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Photo via Twitter/TransitCenter
Photo via Twitter/TransitCenter
Astoria officials and residents are calling on the MTA to install elevators to stations undergoing an eight-month renovation.

Two subway stations in Astoria officially closed on Monday morning for an eight-month overhaul, but some believe the renovations are lacking a major component: elevators.

The 30th Avenue and 36th Avenue stations on the N/W line will be closed until June for renovations that were announced by Governor Andrew Cuomo last January. Upgrades will include structural repairs; new and rehabilitated station entrances; improved mezzanines and platforms; and other amenities like USB ports, digital screens and countdown clocks.

In total, 30 stations across the city will be overhauled and some overhauls have been completed such as the Bay Ridge Avenue R station. Brooklyn residents also complained about the lack of accessibility at the new station.

Councilmen Jimmy Van Bramer and Costa Constantinides, along with state Senator Michael Gianaris, held a press conference in front of the 36th Ave station to call on the MTA to rethink their overhaul plans.

Gianaris, who has been a vocal critic of the MTA, said Cuomo’s focus on station enhancements instead of addressing issues with subway service is an example of “misplaced priorities.”

“At a time when we face a crisis of subway reliability and accessibility, the MTA chooses to spend hundreds of millions of precious dollars on cosmetic improvements that will do nothing to improve subway service or accessibility,” he said in a statement. “Even worse, the MTA recently diverted over $1 billion dollars from signal fixes and new subway cars to pay for this initiative. While it will be more pleasant for subway riders to stare at more beautiful stations while they wait longer and longer for delayed trains, the MTA’s inattention to the larger problem is bordering on scandalous.”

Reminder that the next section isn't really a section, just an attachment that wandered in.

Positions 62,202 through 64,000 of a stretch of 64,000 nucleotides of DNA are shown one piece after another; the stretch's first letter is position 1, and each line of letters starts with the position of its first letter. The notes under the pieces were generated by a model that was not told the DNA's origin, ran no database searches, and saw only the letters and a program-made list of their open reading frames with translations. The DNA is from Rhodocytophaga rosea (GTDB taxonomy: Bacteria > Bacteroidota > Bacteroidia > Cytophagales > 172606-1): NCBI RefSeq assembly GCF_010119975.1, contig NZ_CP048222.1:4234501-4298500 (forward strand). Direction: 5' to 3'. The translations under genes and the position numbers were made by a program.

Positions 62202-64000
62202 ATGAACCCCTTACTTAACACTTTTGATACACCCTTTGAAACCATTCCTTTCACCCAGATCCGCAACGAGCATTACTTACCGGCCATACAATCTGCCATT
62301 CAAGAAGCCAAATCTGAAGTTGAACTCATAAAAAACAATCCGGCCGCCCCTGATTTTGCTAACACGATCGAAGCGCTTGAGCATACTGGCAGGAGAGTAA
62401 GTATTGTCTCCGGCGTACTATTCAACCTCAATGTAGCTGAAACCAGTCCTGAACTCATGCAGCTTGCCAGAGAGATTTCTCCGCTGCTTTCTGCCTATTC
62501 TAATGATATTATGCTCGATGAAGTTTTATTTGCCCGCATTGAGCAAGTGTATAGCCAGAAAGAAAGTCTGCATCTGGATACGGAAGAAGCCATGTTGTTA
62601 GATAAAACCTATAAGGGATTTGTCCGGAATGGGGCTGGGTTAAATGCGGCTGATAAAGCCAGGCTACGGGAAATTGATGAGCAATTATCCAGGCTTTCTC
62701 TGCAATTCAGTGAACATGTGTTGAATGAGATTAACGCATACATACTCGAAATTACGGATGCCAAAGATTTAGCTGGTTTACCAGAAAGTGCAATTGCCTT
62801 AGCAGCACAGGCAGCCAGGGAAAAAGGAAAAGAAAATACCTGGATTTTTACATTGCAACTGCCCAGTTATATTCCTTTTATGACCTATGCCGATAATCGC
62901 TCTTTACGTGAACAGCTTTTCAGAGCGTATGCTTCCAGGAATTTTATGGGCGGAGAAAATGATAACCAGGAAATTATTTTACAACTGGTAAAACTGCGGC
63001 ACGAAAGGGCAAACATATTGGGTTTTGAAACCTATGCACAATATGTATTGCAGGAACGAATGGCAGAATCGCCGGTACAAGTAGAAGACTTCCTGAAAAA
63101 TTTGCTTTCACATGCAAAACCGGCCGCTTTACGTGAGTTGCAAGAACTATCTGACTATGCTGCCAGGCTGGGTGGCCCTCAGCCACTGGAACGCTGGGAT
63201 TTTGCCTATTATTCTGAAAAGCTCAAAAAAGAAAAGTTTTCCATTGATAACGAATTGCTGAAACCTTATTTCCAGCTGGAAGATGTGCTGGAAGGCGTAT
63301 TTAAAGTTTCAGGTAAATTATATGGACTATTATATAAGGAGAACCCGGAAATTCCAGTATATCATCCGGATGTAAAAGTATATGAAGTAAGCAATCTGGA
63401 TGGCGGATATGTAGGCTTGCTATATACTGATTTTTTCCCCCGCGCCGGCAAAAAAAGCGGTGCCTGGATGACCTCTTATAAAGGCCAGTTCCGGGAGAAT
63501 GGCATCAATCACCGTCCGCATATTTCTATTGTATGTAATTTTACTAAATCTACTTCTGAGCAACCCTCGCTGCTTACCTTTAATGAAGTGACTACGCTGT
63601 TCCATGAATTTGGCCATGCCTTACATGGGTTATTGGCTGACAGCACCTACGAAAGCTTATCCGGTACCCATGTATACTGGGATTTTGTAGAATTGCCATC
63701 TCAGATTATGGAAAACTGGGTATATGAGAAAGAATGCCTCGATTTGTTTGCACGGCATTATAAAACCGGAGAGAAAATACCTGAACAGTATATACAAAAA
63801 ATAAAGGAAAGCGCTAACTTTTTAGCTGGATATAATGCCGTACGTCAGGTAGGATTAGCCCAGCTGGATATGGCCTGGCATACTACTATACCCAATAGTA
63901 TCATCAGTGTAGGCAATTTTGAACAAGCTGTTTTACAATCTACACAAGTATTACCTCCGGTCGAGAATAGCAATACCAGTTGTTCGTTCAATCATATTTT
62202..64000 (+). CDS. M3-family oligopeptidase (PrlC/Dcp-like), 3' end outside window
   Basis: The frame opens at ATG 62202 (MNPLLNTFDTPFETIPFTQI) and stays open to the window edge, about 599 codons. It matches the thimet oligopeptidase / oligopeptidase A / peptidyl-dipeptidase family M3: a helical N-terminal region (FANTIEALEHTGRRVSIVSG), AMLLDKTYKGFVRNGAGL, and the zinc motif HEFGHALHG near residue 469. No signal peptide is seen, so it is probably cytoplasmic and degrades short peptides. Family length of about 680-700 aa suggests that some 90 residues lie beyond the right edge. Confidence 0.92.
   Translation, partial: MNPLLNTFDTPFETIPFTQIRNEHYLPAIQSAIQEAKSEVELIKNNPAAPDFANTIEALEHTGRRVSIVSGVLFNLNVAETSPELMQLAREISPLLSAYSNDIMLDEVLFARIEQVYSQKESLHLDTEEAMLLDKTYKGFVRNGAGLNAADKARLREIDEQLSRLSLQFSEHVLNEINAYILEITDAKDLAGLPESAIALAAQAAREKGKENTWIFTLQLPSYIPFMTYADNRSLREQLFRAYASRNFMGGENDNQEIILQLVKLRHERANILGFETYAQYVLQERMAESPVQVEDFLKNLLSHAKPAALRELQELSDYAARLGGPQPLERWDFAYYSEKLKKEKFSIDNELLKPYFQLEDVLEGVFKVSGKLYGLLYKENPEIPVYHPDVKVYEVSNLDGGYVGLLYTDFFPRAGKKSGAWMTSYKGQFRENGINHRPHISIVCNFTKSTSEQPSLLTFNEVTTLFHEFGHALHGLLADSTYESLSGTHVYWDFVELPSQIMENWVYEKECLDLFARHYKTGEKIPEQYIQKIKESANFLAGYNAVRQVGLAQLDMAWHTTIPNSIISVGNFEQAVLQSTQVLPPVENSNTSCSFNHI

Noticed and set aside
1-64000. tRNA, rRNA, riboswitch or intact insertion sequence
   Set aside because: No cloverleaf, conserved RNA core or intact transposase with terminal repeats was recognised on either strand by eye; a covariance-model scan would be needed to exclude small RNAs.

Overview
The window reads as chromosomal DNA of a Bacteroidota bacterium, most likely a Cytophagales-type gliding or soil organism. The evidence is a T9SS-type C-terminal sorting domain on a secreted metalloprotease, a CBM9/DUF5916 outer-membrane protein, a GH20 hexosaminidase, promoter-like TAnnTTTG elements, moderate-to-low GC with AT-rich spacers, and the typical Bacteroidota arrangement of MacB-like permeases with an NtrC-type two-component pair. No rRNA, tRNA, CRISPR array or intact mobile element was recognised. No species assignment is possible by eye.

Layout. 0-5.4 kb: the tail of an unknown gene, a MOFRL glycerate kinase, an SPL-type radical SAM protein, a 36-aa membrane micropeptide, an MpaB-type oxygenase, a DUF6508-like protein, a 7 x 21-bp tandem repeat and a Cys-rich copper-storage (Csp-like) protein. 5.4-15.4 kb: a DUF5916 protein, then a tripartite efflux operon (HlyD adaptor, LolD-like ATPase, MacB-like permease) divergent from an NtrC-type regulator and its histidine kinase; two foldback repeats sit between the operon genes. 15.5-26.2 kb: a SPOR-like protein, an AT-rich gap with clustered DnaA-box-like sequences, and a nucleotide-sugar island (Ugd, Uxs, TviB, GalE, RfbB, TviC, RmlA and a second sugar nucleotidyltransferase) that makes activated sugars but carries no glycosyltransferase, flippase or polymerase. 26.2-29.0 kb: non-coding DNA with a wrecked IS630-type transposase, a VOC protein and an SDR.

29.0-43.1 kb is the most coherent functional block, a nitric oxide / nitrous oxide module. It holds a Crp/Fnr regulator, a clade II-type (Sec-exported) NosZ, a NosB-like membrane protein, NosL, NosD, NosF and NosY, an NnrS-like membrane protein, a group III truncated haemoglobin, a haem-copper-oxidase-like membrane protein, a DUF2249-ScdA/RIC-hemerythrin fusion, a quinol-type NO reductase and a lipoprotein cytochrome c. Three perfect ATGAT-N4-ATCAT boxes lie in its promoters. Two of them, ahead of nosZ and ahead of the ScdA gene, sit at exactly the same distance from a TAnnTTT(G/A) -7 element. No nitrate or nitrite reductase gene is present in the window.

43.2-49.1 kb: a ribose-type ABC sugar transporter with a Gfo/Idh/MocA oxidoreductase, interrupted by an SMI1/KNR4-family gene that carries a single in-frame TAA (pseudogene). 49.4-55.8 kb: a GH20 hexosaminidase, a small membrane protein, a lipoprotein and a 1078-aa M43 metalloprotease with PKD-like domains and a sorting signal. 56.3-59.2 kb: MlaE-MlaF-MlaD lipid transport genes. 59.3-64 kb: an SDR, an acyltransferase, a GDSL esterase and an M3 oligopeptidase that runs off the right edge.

According to TransitCenter, a foundation that advocates for urban mobility, only 23 percent of the subway’s 472 stations are accessible under the Americans with Disabilities Act (ADA) requirements. On average, there are 25 elevator outages throughout the system per day.

By TransitCenter’s estimates, it will take 70 years for the MTA to become fully ADA accessible if it continues its construction pace. Members from the foundation were at the press conference and taped a flyer to the construction notice letting people know about the lack of access.

“The Astoria stations that were closed for eight months starting this morning and are being renovated without adding elevators are just the latest evidence that the MTA has no strategy or plan for achieving greater accessibility throughout the subway system,” said TransitCenter spokesperson Hayley Richardson.

MTA officials pointed out that the 2015-19 Capital Program includes $427 million to replace 42 elevators and 32 escalators and funding to make an additional 19 stations accessible. Some stations, they argued, are impossible to make ADA-compliant without complete reconstruction and track re-alignment.

“Increasing accessibility is a priority for the MTA and elevators are being added where possible, through the “Key Stations” plan to make 100 major stations accessible by 2020, as well as additional non-Key stations being made accessible in the next few years via the MTA capital plan,” said MTA spokesperson Shams Tarek. “In Astoria, new elevators will be added to the Astoria Boulevard station, and the MTA’s fully accessible bus fleet provides strong service across the neighborhood – including connections to accessible stations nearby.”

The Old Astoria Neighborhood Association said the MTA should immediately introduce additional elements to the upgrade like improvements to trains, tracks, switches and ADA accessibility.

“At present, none of the stations on the N/W subway line in Astoria meets the Americans With Disabilities Act (ADA) Standards for Accessible Design,” the nonprofit wrote in a statement. “Even with the planned installation of elevators at the Astoria Blvd station (the only station set to receive elevators), people with mobility issues will be forced to use alternative methods to get there or to Queens or Queensboro Plazas.”

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Pedro Valdez Rivera Jr. October 27, 2017 / 03:22PM
At this rate, it will take several decades and several billions of dollars in our own money to make the entire subway system ADA accessible.
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AL October 24, 2017 / 09:38AM
whenever major construction projects are planned, accessibility should be at the top of the list. A world class city should have the best accessibility. Shame on planners for their short sightedness in neglecting plans to upgrade now when during construction would be the most cost effective time to install accessible entry/exit.
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